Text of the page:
Month by month, the requirement for FX/CFD Brokers to hold a proper license becomes more important. Why? The main reason for this may surprise you. Keep reading.
In January of 2023, unlicensed Brokers worldwide received a nasty surprise. The Financial Services Authority of Saint Vincent and the Grenadines issued a directive stating that all FX Brokers, registered in SVG, had to prove that they had a legitimate license to operate in the jurisdictions of their customers. If not, “please find a new home”.
Most larger and mid-sized FX/CFD Brokers, who already had licenses in major jurisdictions such as CySEC, the FCA, and ASIC, submitted the proof to their local agents and carried on business as usual.
This is in line with the policies of responsible companies, like Levarate and other IT market leaders, to provide services only for licensed brokers.
In the beginning, most FX/CFD Brokers chose SVG and other smaller jurisdictions as a place to set up their business as they are a very inexpensive option. These countries do not issue licenses as such, but they offer an exemption from having one. The brokers and their banks, PSPs, tech providers, customers, etc., were comfortable with this arrangement for a few years.
To date, it is unclear as to what the FSA of SVG is doing about these “jurisdictionally challenged” brokers. Regardless, we all know why they took action in the first place. Many of these FX Brokers proved to be unreliable to their client base. When these FX Brokers closed their doors, clients could not contact them and they took the next logical step and complained vigorously to the FSA of Saint Vincent and the Grenadines.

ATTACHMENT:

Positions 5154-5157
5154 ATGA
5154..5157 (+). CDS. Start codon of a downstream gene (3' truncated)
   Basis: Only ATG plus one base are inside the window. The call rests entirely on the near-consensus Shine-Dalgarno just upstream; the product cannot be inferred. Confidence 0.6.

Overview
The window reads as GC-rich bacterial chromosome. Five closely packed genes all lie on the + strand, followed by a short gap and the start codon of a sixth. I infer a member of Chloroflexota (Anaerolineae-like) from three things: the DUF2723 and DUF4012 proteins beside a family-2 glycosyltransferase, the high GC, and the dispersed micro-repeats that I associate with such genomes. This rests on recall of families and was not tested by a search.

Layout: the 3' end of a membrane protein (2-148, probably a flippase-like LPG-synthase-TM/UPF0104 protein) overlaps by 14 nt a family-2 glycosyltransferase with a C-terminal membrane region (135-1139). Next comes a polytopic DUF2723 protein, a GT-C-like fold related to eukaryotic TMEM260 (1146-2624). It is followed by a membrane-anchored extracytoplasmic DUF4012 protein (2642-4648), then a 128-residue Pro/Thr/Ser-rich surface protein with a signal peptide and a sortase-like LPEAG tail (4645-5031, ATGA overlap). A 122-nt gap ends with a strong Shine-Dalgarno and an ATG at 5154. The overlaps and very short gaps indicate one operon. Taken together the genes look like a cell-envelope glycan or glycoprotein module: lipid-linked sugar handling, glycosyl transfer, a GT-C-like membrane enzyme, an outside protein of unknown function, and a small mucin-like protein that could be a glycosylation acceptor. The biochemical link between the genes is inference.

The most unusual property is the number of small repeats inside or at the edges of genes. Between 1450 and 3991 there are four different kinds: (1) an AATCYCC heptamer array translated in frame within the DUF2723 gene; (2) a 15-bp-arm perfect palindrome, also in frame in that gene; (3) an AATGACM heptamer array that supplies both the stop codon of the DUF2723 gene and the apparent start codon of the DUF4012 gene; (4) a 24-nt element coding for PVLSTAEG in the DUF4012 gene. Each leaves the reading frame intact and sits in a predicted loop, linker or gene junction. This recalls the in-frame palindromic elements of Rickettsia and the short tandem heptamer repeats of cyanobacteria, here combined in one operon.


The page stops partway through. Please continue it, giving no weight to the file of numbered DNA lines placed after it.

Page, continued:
A small country like SVG needs the business generated from investments, commerce, and tourism, and the last thing they need is a bad reputation created by some bad actors.
Many legitimate former Saint Vincent and the Grenadines brokers have applied for a license. This is a great move for the broker’s business and certainly a great move for the industry as a whole. However, a problem arises when the broker finds out that it takes many months to obtain a license from a recognized jurisdiction.
We have also recently seen FX licenses being issued by jurisdictions that traditionally catered to the gaming industry like Comoros and the Bahamas. Watch this space!
Can we Rely on the Regulators?
For those of us who have spent any time in the business, we have seen similar cycles before. Since the beginning of online trading, there have been those who would take advantage of unsuspecting retail traders. In these cases, regulators like the FCA, CySEC, ASIC, etc., took care of these unscrupulous brokers.
So? Will we have to rely on the regulators to weed out the remaining unlicensed brokers?
The Last Straw for Unregulated Brokers
Of course, regulators will always apply legislation and act where required but, we probably won’t have to wait for the regulators to take action this time around as another group, financial services, is carrying out a preemptive strike. Months ago, many banks, EMIs, and PSPs started closing the accounts of unlicensed brokers or at least barred new client deposits.
Even very recently the costs and the time involved in getting a proper license were unattractive or out of reach to small and startup brokerages. In the last few months, however, that attitude has changed. It is now almost impossible to get a bank account unless a legitimate license is in evidence.
Some jurisdictions like Mauritius include a bank account in a small regional bank. Other jurisdictions like Labuan include a bank account in a major Asian bank with global reach. Obtaining a major license like FCA, CySEC or ASIC allows a broker incredible flexibility when it comes to almost every aspect of business.
Also, certain banks and EMIs in Europe, for example, will require a broker to be an approved “payment agent”. This is now impossible without a license.
One thing is certain; the list of things that are “impossible without a license” is sure to grow.